The BEST simple, 30-minute traditional chicken skillet meal is this quick chicken marsala dish, which contains golden brown, delicate chicken breasts with mushrooms and shallots in a rich, sweet, and savory marsala wine sauce.
You might probably find chicken Marsala on the menu of your favorite Italian restaurant, tucked in amid dishes like pasta primavera, Caesar salad, and the ever-loved chicken parmesan. However, chicken marsala, like the other dishes described above, isn’t strictly Italian. This supposedly famous Italian dish is actually American in origin, but the translation went a little off when the veal was replaced with chicken. Its glittering, glazey sauce’s sweet Italian marsala wine certainly contributed to its identity dilemma. Hey, bella!
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All that counts, though, is that chicken marsala—which can be prepared in 30 minutes or less—is a family favorite chicken supper regardless of where its passport is stamped. It’s simply one more fantastic reason why food tastes better when cultures coexist.
What is Chicken Marsala Sauce Made of?
The main surprise, given the dish’s abundance of taste, is how little ingredients it contains.
Here’s what’s in chicken marsala:
- Boneless skinless chicken breasts
- All-purpose flour
- Kosher salt and freshly ground black pepper
- Canola oil—for frying the chicken (I like canola oil here because of its higher smoke point, but you can totally use extra-virgin olive oil)
- Butter—use it at the beginning and end of this recipe
- Mushrooms—button, brown, shiitake, porcini, or cremini mushrooms, or a combination all add their savory flavor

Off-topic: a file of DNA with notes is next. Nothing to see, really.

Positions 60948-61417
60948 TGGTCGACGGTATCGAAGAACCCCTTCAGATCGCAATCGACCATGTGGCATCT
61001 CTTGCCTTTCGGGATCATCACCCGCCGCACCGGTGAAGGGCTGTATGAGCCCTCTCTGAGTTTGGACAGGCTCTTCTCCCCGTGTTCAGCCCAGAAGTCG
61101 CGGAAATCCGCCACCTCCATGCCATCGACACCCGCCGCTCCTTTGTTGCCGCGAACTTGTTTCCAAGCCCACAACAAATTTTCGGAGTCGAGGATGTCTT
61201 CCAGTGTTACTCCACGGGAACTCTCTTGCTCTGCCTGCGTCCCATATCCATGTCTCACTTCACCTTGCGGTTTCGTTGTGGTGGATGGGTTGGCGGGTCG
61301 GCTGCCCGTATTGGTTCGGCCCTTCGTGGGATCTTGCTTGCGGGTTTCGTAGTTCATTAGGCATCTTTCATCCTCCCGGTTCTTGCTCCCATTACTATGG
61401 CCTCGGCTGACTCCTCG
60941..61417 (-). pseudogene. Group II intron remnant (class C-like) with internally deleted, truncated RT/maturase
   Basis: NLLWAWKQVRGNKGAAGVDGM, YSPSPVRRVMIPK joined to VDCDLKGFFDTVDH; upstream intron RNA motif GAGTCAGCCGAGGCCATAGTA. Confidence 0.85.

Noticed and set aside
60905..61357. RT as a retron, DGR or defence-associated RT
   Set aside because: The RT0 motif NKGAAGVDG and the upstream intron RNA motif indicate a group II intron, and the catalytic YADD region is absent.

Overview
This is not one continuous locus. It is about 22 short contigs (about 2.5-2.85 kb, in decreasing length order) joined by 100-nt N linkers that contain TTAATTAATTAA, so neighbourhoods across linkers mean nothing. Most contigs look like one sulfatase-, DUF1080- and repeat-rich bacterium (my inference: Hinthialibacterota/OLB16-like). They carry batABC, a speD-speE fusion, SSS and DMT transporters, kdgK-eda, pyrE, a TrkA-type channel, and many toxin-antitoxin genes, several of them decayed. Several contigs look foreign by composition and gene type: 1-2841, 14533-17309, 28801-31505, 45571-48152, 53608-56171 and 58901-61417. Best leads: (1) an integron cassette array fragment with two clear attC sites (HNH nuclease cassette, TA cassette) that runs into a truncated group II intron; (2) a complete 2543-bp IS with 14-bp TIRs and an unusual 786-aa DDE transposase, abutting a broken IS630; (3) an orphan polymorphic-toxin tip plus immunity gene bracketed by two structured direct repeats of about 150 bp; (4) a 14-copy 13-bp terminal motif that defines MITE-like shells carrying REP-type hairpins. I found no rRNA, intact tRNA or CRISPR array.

- Dry Marsala wine—(all of the alcohol evaporates), but make sure you get Marsala wine (in the liquor area, near sherry and vermouth), not “Marsala cooking wine.”
- Chicken stock
- Parsley—a garnish of flat-leaf Italian parsley or curly parsley add sprinkles of freshness and color
How to Make the Chicken Marsala Sauce
- First, butter provides taste. Flavor is added by adding fat when shallot and mushroom are sautéed in melted butter. Save the remaining butter and only use half of it here.
- Marsala adds sweetness. According to some recipes, add the chicken broth after the marsala wine has cooked down and combined with the mushrooms. Although I had previously used that strategy, I later realized it was insignificant after missing to complete it in two phases. I’ve discovered that adding the chicken stock and marsala to the shallots and mushrooms at the same time enhances the taste of the sauce as it decreases.
- One final touch: add additional butter! The sauce gets its body and shine from a traditional method of adding butter when the sauce is reduced at the end. It provides a rich, creamy layer and thickens the sauce.
- ADVICE: Avoid reducing the sauce to the point where it evaporates and vanishes! Once the sauce has reduced by half, the thickening and mellowing of the wine taste will be noticeable.
- Don’t confuse the sauce for gravy either. It ought to remain shiny, light, and pourable.